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BOOK: Beginning iOS 4 Application Development
This is the forum to discuss the Wrox book Beginning iOS 4 Application Development by Wei-Meng Lee; ISBN: 978-0-470-91802-9
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Old May 27th, 2011, 12:54 AM
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Default Delegates - can anyone REALLY explain them?

Folks,

I've searched up and down the web, Books, Apple's docs and even under rocks in my back yard - and though I've read DOZENS (100's?) of entries, articles, and posts, I haven't found a single REAL explanation to what delegates REALLY are, HOW they work - and WHY we even need them? WHY they're being used, why they exist, what ADVANTAGES they offer programmers - I'm practically astounded by the total lack of any REAL explanations out there on what delegates are.

Its amazing.

I've got a Masters Degree for God's sakes! I've taught in Universities and various Training Centers for years. And I've been coding for years - on and off, some professionally, some semi-professionally - in Actionscript, Javascript, Lingo (anyone remember that?), even Pascal way way back in the 80's when I was a kid!! - I really do understand programming. I may not be a whiz, but I'm no fool either!

So, please, can anyone really explain Delegates - perhaps with real-world analogies. I mean lets not even talk CODE, lets not talk SYNTAX, lets "real-world" it, lets talk CONCEPTS. Give me analogies from the Business World for example, from running the old Lemonade Stand perspective, or running a Baseball team - I dunno - ANYTHING that would make sense.

anyone?
anyone???
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Old May 28th, 2011, 10:09 AM
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I believe I can and will try after the holiday weekend.
For now, delegates are used to extend the functionality of a class without resorting to subclassing. They provide a design pattern that maintains very loose coupling between classes, usually more generic ones like views, and those with application specific functionality. Some of the most common examples of classes that use delegates are windows (in Cocoa), tableViews, and textFields/textViews. A tableView, for example, only knows how to draw itself, and while it could be sub-classed to deal with the presentation and manipulation of the data it displays, that is counter to MVC paradigm. Delegate methods are of the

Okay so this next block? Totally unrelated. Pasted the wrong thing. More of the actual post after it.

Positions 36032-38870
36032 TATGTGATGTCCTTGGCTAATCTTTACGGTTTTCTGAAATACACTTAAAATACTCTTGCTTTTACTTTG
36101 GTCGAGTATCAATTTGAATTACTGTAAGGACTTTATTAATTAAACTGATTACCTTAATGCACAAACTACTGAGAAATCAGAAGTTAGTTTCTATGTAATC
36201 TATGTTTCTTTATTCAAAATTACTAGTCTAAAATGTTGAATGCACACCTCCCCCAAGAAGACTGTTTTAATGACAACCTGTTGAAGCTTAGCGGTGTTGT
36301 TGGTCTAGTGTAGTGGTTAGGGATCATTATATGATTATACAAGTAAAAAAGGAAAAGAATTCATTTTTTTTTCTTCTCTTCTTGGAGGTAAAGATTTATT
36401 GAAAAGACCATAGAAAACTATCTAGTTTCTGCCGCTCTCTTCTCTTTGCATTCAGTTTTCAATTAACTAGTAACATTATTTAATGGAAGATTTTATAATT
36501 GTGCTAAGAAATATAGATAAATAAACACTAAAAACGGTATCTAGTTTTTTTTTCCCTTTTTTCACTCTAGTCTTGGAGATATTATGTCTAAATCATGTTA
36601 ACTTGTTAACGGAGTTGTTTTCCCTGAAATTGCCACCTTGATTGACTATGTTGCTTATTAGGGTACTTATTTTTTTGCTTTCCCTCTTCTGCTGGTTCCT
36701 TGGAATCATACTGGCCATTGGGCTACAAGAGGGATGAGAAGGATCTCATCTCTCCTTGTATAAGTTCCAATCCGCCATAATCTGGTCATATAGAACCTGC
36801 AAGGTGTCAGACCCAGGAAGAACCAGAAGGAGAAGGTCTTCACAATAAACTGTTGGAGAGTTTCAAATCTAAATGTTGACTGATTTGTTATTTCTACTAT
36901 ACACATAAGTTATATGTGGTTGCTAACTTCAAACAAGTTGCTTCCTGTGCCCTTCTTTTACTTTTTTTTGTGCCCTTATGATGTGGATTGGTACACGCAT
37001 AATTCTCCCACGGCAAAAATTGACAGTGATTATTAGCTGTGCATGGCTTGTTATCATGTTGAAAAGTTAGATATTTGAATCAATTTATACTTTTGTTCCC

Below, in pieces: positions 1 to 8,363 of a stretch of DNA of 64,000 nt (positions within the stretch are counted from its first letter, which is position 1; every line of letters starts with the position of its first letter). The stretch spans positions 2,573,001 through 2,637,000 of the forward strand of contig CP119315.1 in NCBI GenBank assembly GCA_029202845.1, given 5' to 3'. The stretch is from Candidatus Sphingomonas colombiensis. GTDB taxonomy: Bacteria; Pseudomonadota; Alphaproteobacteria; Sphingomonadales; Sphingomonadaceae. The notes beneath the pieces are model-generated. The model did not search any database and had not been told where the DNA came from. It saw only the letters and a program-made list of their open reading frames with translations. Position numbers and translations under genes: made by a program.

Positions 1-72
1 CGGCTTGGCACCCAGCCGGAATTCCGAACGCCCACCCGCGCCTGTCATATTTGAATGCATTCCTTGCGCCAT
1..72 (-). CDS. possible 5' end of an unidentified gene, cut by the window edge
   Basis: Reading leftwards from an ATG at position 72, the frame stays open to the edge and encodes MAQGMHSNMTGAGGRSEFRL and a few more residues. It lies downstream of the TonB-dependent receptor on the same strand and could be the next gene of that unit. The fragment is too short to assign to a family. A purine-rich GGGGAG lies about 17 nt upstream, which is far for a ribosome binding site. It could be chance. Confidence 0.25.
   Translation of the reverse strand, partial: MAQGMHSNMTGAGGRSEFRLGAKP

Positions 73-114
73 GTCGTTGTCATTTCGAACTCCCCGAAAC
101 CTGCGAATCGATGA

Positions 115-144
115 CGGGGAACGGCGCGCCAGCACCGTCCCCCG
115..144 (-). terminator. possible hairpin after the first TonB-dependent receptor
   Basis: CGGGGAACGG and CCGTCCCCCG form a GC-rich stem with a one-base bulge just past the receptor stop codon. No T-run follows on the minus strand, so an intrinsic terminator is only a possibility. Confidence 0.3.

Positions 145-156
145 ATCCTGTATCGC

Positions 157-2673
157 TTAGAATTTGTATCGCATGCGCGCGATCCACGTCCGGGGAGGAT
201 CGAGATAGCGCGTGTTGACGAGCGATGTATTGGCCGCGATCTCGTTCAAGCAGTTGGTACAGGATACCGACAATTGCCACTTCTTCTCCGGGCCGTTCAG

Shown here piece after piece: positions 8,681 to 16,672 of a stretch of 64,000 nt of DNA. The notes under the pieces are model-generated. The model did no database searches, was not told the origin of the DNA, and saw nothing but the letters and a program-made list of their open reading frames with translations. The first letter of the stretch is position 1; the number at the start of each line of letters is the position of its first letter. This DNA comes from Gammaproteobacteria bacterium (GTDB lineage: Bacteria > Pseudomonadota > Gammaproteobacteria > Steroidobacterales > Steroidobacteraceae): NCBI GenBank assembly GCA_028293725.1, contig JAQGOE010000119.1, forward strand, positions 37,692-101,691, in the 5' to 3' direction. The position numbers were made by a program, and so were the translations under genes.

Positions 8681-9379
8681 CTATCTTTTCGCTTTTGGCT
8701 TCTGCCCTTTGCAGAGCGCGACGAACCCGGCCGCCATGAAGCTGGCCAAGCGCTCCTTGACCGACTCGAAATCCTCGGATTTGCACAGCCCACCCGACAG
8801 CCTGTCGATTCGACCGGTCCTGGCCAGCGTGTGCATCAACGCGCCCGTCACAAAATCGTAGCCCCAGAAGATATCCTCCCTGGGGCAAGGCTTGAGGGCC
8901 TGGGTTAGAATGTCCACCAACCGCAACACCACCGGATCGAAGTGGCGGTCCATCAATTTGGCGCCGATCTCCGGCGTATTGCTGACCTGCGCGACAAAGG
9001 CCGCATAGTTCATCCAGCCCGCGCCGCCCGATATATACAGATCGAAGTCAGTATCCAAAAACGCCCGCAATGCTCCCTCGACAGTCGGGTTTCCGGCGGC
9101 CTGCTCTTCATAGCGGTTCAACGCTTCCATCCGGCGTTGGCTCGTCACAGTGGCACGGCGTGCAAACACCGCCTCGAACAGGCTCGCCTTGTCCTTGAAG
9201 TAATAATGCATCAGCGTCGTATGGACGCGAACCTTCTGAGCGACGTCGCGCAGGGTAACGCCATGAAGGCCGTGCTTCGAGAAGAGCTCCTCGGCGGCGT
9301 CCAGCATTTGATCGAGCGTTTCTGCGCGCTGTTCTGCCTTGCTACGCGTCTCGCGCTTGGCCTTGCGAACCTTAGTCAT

-will
-should
-did
type. They allow the application to set up constraints, pre and post processing and reactions to events. A simple scenario- Text is entered in a textField and the window containing the textField is about to close. What should be done with the input text? The window and textFields are simply containers, they don't and shouldn't know how to handle it, so their delegate is informed about what is about to occur (-windowShouldClose and -textFieldShouldResignFirstResponder for example) and it is the delegate's responsibility to allow or prevent this from taking place, or take some action before allowing it to occur.